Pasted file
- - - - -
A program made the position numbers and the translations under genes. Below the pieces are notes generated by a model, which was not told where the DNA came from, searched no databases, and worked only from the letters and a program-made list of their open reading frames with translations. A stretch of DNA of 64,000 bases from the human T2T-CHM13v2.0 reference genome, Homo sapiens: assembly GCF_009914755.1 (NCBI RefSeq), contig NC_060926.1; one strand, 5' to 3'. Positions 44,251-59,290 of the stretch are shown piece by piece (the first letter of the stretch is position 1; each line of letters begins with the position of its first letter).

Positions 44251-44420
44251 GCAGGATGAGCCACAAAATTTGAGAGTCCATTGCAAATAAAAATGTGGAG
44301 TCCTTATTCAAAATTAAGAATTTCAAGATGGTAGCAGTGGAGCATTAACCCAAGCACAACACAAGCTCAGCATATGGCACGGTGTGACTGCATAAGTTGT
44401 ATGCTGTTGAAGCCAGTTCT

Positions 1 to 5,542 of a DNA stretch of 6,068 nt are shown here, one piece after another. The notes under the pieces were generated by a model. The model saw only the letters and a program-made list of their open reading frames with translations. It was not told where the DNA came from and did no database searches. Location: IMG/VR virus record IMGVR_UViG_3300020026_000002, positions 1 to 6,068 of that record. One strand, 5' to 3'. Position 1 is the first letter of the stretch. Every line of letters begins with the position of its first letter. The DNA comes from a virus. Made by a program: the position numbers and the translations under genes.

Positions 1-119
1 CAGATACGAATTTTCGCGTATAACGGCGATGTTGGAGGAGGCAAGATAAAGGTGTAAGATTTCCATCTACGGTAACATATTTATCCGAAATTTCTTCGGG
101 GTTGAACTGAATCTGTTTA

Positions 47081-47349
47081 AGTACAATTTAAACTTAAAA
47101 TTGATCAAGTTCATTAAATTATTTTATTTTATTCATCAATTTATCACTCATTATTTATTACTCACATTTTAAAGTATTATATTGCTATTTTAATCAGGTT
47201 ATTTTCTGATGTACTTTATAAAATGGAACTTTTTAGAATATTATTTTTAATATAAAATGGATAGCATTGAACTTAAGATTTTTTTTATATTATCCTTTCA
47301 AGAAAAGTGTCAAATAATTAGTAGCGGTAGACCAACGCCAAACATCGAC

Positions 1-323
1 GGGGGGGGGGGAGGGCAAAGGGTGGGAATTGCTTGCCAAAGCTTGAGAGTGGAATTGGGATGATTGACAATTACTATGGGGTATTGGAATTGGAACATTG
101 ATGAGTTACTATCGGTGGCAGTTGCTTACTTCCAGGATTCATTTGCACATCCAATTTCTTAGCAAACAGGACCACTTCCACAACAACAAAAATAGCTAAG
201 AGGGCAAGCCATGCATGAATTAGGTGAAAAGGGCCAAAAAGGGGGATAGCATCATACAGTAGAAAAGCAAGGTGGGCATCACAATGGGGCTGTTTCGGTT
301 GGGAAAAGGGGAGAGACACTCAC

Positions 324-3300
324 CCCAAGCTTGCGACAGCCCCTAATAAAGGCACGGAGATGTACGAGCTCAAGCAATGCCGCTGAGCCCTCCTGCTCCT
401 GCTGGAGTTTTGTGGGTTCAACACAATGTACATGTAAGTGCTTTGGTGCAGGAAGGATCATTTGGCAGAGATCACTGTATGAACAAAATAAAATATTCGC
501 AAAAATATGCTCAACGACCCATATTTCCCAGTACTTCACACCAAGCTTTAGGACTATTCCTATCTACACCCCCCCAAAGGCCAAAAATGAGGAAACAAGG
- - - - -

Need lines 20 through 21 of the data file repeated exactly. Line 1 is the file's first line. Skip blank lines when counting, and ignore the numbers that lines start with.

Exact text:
Positions 324-3300
324 CCCAAGCTTGCGACAGCCCCTAATAAAGGCACGGAGATGTACGAGCTCAAGCAATGCCGCTGAGCCCTCCTGCTCCT